Friday, July 18, 2008

Summer Camping

John and I went camping and fishing at Burke Lake Park last Saturday/Sunday. He packed his backpack and sleeping bag and was well-prepared for the adventure.

We went to the sporting goods store and got him and I fishing poles and him a headlamp. He was pretty excited to have a headlamp just like mine (except his is brighter:).

Burke Lake is nice because it has a nice little train ride and a carousel right in the middle of the woods. I think both of us really enjoyed the train which went nearly roller-coaster fast. Next time, he'll ride the carousel solo though.

After making camp and riding the train and such, it was time for dinner. I brought the portable grill to make things easier and kept it simple with dogs and chips. John approved.

And of course, no evening camping would be complete without some s'mores.

I don't think John's quite ready for ghost stories by the campfire so we opted instead for silly faces into the camera while we're both wearing our headlamps.

I've got to say that I was reluctant to spend the extra money on the Weber Baby-Q but am now glad I did. It's proven itself with dogs, burgers, etc., but baking cinnamon rolls to perfection definitely makes it worth it.

They were *really* good too...

Unfortunately, the fishing part of the trip didn't go quite so smoothly. I went into the sporting goods store intending to get a cheap Zebco 404 because that's really all I've known. I think the guy in the fishing department must have thought it'd be funny to make me look like a complete idiot in front of my kid or something since he recommended an open real combo deal. Anyway, John and I get out there and he's happily fishing away with his new Superman fishing pole...

... while I'm in the background desperately trying to figure out how my reel works. It turns out the guy who put the line on got some wound up in the gear on the inside so I had to take it apart and clear the gear out, rewind a bunch of line, then spend another 10 minutes figuring out how to cast the silly thing. Meanwhile, John is looking back saying, "Daddy, why don't you just do it like me?".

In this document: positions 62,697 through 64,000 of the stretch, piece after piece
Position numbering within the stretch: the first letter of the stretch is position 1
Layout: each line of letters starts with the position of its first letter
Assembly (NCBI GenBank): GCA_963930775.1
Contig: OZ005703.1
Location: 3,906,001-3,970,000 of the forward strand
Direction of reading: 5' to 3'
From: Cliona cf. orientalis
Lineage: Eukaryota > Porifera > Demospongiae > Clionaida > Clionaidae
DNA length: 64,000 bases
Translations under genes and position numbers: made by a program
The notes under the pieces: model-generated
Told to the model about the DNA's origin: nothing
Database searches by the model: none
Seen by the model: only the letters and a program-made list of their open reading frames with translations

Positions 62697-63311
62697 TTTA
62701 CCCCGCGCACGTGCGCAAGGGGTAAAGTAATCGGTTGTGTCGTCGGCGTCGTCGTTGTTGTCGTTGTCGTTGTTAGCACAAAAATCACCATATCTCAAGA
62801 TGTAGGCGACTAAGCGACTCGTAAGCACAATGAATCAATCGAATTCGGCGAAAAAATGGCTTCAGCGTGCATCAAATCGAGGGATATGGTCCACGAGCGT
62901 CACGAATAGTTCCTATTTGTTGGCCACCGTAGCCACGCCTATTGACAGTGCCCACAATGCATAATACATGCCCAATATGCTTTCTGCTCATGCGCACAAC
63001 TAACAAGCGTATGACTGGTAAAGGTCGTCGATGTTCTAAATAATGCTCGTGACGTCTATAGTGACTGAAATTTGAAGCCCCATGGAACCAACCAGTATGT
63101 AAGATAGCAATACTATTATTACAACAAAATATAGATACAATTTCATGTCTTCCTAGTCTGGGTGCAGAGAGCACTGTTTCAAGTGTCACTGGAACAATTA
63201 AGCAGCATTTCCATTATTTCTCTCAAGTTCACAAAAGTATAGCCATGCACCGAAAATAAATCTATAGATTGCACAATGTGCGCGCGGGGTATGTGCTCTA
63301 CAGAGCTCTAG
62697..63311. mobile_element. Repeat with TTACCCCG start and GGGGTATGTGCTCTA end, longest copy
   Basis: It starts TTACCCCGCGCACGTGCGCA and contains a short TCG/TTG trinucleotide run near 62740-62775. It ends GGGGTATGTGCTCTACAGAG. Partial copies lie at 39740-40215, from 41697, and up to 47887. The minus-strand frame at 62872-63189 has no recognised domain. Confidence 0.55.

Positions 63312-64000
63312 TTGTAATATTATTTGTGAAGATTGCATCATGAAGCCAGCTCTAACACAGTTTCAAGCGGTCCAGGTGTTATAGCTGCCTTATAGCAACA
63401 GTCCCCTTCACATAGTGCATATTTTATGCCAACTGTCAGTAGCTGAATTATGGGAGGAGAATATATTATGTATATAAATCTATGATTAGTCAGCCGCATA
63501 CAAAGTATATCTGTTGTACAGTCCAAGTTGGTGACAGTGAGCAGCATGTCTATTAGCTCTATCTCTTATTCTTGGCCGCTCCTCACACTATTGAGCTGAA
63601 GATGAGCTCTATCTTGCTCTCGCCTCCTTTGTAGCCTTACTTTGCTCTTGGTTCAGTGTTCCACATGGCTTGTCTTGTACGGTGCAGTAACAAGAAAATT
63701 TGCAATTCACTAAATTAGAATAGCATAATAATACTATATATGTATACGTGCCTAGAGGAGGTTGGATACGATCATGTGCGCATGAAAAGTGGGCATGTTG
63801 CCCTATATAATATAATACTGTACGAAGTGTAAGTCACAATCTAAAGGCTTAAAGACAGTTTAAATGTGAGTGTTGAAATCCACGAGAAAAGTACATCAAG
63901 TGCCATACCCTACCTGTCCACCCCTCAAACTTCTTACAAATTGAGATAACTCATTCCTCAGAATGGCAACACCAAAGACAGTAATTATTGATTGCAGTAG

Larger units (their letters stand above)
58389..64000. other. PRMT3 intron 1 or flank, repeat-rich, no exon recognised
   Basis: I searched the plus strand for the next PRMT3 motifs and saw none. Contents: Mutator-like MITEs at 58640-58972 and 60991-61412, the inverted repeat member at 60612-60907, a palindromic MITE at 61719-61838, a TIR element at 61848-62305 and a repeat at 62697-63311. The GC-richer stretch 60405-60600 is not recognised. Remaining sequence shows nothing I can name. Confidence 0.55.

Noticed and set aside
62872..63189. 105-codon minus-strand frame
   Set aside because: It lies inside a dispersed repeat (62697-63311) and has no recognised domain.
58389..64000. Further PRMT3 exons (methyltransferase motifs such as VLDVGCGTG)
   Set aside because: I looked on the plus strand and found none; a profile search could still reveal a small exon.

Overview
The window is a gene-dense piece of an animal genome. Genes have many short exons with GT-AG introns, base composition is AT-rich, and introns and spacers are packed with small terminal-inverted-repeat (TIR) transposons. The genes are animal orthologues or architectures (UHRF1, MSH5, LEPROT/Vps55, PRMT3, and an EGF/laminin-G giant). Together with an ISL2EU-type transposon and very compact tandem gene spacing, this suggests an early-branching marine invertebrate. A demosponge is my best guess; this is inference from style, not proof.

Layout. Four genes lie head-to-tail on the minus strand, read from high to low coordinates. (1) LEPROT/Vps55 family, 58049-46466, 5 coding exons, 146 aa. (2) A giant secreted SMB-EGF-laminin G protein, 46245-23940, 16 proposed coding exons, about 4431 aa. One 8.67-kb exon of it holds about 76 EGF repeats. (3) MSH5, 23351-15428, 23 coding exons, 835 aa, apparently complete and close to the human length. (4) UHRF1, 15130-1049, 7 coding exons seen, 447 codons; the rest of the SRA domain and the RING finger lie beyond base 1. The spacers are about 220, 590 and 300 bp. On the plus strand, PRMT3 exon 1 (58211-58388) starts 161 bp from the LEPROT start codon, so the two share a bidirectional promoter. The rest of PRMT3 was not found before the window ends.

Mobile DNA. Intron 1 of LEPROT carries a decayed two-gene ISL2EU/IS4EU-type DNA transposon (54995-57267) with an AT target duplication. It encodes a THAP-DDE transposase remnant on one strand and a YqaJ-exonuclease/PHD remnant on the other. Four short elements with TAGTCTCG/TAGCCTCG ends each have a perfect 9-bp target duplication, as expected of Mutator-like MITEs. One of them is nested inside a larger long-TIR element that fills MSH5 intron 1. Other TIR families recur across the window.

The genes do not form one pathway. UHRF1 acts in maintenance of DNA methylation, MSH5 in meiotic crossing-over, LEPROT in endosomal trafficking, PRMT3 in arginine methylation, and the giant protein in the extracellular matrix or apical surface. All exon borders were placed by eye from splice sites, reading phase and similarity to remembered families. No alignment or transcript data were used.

Unfortunately, no fish were caught that day or the next morning but I caught part of someone else's fishing pole.

We both had a blast and are looking forward to taking the girls out and teaching them how to go camping like the big boys do.

Bean planting

Rebecca and I rode up to our Community Supported Agriculture (CSA) farm last Saturday to help out a little. I love that we can get great quality organic produce picked the same day at prices that are at or below the supermarket. The idea is that we share the risk and reward with the local farmer - if it's a good season, we're all happy, if it's tough season, then the farmer is guaranteed income anyway. There's also the invaluable benefit of supporting a good hardworking local farmer too.

The idea of a CSA is that the community also comes out to the farm during the season to help out with the farm work. This serves several functions: it helps build the relationship with the farmer, it helps lower labor costs, and it helps us appreciate and be mindful of all the work going into putting food on our table.

Anyway, as I was saying, Rebecca and I went out Friday to help out.  The job of the day was bean planting.  It's amazing to me how much more thought and science goes into organic farming.  I mean, with a chemical enhanced farm, you could just throw some seeds in the ground and compensate for soil quality by spraying.  With organic farming, it's critical to factor in how you might inject nutrients into all phases of the growing cycle.  With our beans for example, prior to putting them in the ground, we had to coat them with a thick sticky syrup (Yucca extract, I think) that will allow them to produce their own nitrogen and ultimately lead to a more productive crop.  Of course, the downside is that it makes planting slow and difficult - imagine molasses covered seeds.

Farmer Allen has a cow down right now too.  During the birthing process, it pinched a nerve causing its hind legs to be temporarily paralyzed.  He thinks they're no longer paralyzed and that it's just afraid to try now so in the meantime, he's having to flip the cow over a couple times a day and give it physical therapy.  We walked over to the pasture to help flip it over too.  First time either of us has been cow-flipping.

All and all, it was an interesting experience.  Now that we know what to expect, I'm hoping we can get out there with the kids a few times this season too.  Rebecca and I were also hot after working for a few hours and needed a way to cool down.  The farm is enticingly close to the Shenandoah River, so we found a tube rental place and took a couple hour lazy float down the river.  It was a nice compensation for our earlier farm work:)